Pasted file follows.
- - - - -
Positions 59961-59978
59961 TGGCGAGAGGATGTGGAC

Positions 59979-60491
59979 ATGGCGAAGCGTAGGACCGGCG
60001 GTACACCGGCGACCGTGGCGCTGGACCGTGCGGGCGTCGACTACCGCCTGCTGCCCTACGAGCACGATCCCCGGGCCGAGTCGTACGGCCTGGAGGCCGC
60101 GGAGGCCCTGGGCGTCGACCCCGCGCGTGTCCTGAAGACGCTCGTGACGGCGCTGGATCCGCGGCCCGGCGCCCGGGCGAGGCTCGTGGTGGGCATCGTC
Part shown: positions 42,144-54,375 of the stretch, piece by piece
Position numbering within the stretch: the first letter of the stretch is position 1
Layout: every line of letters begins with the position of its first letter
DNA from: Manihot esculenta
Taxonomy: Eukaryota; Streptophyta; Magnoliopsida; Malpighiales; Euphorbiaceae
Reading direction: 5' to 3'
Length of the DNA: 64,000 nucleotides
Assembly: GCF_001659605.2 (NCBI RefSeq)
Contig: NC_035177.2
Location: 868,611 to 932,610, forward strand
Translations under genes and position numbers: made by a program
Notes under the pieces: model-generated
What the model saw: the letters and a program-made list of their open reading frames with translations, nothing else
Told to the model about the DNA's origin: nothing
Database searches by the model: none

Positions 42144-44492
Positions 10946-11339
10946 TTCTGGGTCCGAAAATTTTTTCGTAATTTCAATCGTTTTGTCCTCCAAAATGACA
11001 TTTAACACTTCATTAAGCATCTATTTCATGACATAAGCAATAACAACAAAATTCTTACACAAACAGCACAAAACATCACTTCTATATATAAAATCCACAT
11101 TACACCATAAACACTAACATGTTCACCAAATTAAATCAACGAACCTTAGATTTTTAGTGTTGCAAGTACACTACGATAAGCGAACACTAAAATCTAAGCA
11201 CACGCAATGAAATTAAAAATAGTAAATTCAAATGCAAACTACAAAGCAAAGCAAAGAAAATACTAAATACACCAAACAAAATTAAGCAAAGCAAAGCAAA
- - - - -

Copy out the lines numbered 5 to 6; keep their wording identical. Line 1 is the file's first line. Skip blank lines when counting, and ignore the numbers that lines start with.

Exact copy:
60001 GTACACCGGCGACCGTGGCGCTGGACCGTGCGGGCGTCGACTACCGCCTGCTGCCCTACGAGCACGATCCCCGGGCCGAGTCGTACGGCCTGGAGGCCGC
60101 GGAGGCCCTGGGCGTCGACCCCGCGCGTGTCCTGAAGACGCTCGTGACGGCGCTGGATCCGCGGCCCGGCGCCCGGGCGAGGCTCGTGGTGGGCATCGTC